I followed this guy around the garden for ages before getting pictures.
Not only did it move around a lot, but really favoured trumpet-shaped flowers, crawling deep inside to get the nectar from foxgloves, nasturtiums, campanulas etc. Trying to catch an image as it entered or left a flower had to be quick, and wasn’t always steady… hence the less than sharp photos. Having done my usual research, I find why it is a trumpet-shaped flower lover… apparently it has a longer tongue than other bumblebees so it ‘reaches the parts other bees can’t.’
However, the shots do make ID sure. The salient features shown below are its white rump and the fact it has three yellow stripes, separating it from White-tailed Bumblebee Bombus lucorum, which has just two.
Garden Bumblebee Bombus hortorum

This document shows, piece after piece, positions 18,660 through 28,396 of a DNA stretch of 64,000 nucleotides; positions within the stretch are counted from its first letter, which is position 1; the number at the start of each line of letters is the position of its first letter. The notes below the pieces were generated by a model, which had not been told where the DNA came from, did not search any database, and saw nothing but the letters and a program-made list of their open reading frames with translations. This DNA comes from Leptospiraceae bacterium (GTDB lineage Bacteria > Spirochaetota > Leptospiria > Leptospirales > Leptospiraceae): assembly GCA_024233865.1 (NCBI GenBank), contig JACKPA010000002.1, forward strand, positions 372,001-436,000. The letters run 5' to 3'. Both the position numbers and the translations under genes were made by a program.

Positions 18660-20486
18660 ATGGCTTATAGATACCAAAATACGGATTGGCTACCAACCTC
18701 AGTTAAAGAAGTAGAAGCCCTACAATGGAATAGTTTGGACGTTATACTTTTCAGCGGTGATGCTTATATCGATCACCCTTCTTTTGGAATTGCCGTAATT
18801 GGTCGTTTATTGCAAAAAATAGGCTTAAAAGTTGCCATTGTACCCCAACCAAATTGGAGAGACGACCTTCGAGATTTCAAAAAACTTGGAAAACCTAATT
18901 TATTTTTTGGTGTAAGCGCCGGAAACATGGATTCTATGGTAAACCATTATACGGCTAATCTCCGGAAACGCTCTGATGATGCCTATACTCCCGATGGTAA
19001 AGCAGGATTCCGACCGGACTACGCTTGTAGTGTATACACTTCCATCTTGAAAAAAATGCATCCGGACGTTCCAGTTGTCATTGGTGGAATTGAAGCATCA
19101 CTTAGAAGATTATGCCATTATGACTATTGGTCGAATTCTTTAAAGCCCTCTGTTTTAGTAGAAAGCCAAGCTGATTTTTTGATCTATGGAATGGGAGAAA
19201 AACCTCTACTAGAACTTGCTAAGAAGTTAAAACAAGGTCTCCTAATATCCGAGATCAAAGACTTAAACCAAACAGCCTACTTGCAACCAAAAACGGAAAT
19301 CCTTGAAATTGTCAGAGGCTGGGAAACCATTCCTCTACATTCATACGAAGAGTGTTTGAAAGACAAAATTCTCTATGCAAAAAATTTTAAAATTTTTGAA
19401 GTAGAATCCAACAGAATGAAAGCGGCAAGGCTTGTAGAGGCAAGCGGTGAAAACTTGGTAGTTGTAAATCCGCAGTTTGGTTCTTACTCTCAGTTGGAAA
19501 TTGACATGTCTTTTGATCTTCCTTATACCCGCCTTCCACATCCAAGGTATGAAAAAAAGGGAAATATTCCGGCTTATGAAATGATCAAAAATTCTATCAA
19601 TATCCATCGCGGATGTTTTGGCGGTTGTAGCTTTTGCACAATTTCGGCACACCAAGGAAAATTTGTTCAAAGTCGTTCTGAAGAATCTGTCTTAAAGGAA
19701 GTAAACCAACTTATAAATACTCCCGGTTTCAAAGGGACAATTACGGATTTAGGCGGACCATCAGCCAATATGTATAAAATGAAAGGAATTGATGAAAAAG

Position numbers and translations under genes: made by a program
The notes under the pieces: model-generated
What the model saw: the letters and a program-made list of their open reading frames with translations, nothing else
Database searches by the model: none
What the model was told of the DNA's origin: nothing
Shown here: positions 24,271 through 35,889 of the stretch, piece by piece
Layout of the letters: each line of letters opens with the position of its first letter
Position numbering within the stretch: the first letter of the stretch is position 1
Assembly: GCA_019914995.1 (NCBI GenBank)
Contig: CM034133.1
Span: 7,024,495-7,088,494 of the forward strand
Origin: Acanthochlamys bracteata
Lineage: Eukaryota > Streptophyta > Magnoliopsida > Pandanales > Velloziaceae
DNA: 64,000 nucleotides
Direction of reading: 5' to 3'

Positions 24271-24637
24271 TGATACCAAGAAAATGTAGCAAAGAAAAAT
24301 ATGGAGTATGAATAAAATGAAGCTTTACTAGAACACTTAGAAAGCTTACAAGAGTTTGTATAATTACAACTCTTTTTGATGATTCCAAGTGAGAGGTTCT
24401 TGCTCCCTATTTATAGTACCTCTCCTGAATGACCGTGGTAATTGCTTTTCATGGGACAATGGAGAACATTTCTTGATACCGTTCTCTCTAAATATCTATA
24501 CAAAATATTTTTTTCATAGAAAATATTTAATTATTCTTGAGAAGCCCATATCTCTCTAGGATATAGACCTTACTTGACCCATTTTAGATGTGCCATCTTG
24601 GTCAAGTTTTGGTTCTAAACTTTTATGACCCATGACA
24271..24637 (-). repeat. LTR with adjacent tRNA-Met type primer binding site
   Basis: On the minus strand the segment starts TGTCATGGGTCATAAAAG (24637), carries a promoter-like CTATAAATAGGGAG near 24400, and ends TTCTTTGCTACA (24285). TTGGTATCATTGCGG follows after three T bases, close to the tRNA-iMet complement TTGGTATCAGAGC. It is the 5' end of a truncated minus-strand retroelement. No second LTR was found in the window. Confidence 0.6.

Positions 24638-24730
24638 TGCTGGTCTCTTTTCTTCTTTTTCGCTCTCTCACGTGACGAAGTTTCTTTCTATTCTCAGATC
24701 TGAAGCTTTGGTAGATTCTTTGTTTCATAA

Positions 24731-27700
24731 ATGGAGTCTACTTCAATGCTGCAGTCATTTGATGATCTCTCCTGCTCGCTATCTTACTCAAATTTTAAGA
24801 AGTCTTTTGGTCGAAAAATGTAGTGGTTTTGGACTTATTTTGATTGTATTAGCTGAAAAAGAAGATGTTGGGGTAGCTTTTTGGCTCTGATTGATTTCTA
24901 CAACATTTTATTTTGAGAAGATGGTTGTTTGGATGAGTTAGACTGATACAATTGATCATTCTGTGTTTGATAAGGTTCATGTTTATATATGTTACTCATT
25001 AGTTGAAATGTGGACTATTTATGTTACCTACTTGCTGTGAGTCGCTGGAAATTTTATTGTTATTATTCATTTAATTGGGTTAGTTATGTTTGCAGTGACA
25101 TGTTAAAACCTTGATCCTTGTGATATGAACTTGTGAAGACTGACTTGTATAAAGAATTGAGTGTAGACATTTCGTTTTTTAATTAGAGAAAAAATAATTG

Until this closer study and some photos, I have been assuming that these were White-tailed Bumblebees going by size. I now learn that the bigger bumblebees that I was calling the Garden Bumblebee is in fact the Large Garden Bumblebee, the UK’s largest bumbler (not counting Boris bombasticorum).
They nest underground… in previous seasons we have definitely had the Large Garden Bumblebee nesting under our shed… this year I’m not aware of having any bumble nests in the garden, but given that most are really tucked away maybe I’m wrong. Having said that Garden Bumblebees need moss and dries grass to line their nests so tend to favour woodland and field edges.